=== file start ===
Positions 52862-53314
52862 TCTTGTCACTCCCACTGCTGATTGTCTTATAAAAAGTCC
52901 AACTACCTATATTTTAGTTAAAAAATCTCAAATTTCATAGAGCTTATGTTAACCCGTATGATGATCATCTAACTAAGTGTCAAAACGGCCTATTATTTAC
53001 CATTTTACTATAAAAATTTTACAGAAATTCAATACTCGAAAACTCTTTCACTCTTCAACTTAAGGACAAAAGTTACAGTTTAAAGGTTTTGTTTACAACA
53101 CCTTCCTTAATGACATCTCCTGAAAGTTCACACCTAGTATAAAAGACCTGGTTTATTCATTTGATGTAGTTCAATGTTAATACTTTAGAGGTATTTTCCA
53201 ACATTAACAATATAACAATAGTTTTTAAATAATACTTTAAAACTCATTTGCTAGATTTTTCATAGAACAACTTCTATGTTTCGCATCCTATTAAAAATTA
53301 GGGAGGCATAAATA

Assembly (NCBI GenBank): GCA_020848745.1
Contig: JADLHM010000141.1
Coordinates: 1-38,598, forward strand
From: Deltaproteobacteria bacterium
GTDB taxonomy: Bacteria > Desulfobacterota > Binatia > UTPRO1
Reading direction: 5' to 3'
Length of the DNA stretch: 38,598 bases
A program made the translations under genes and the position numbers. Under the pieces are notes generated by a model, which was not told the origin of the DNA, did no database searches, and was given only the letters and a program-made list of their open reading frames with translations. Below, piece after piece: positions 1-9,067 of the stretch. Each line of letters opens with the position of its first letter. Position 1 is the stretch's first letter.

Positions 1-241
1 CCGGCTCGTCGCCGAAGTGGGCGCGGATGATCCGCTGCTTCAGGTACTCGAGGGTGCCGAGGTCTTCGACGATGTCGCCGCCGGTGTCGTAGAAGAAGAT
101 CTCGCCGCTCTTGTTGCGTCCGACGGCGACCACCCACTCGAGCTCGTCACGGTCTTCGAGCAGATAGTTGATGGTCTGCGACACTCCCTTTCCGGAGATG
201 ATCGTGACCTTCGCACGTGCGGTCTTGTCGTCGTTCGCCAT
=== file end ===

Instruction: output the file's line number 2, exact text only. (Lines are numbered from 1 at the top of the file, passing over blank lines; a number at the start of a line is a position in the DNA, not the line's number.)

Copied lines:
52862 TCTTGTCACTCCCACTGCTGATTGTCTTATAAAAAGTCC